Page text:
Take these simple steps to prepare for seed-to-sale tracking
By Alen Nguyen
Oregon has begun the licensing process for various cannabis businesses allowed under Measure 91, which means growers and retailers will have to familiarize themselves with seed-to-sale tracking. Businesses ranging from cultivators to retailers began submitting applications on Jan. 4; within the first week, about 500 applications had been submitted. This is a monumental step toward becoming a regulated industry, which poses many challenges that are new and perhaps intimidating.
In looking at hundreds of newly licensed cannabis businesses and their traceability systems, we’ve gathered a few pieces of advice to share with readers, particularly those getting ready to go through the licensing process.
– Read the rules: This may seem obvious, but it is probably the most important part of your planning. The rules that are published early on are not exactly the best at defining the requirements; more specifically, the initial rules don’t clearly define how they impact your business operations, or what it takes to be compliant with state requirements. It varies from state to state, but the penalties for not being compliant are far more substantial than a speeding ticket. Companies have been fined upwards of $15,000 in Washington for rule violations. Get a couple of those and you can find yourself in trouble really quick, and even possibly lose your license.
– Adjust your business operations: It is important to read the requirements, as vague as they are, to get an idea of how and when you will need to interact with the traceability system.
Many business owners design their facility layout based on grow efficiency. This would be great if we weren’t operating in a highly regulated market. But given the strict nature of regulations, businesses must make accommodations for traceability and other requirements before banging hammers and putting up walls.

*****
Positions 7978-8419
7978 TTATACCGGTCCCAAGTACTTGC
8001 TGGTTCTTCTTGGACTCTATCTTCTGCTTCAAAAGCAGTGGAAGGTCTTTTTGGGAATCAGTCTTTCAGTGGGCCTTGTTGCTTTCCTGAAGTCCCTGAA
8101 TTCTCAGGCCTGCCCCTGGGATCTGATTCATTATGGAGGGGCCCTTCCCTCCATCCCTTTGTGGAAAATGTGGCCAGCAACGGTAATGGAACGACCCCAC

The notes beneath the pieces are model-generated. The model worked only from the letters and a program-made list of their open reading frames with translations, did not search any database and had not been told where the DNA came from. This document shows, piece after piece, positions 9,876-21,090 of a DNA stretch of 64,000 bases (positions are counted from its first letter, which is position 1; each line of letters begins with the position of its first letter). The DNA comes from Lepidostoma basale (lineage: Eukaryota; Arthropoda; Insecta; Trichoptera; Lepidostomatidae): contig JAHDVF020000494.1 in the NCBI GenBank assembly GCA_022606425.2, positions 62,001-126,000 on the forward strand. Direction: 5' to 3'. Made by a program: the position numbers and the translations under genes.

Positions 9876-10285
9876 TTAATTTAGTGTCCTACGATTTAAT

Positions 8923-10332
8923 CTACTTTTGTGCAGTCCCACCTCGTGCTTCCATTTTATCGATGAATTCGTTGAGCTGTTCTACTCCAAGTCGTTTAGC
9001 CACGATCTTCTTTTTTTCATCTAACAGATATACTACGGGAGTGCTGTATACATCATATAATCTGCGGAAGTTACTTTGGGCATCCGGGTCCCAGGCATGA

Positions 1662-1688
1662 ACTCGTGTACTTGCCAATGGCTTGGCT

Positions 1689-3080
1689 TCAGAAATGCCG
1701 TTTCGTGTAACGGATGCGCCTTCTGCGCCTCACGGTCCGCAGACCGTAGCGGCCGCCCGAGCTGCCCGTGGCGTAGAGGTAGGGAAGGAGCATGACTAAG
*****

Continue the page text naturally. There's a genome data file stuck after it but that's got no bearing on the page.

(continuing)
– Select a traceability provider: Here’s a look at some of the more important questions to consider when deciding what tracking software provider to use:
Does the software provider have training support available to companies that are ramping up to start operations? As traceability is new to everyone in this industry, there is definitely a learning curve that comes with any tracking software. Having a software provider that offers support will certainly help businesses run more smoothly from the start.
How big of an existing client base does the software provider have? There have been several new software providers that pop up and over-promise a solution to the customer, but when it’s time to go live, their system isn’t compliant and doesn’t work with the state. Make sure to vet potential providers by asking if other companies in your respective state are using their software currently, and also by talking with these businesses about the software and provider.
Alen Nguyen is the CEO of Green Thumb Industries, a B2B distribution company for the cannabis industry. He holds a bachelor’s degree in electrical engineering from the University of Washington and a master’s degree in business administration from Embry-Riddle Aeronautical University. He can be reached at firstname.lastname@example.org.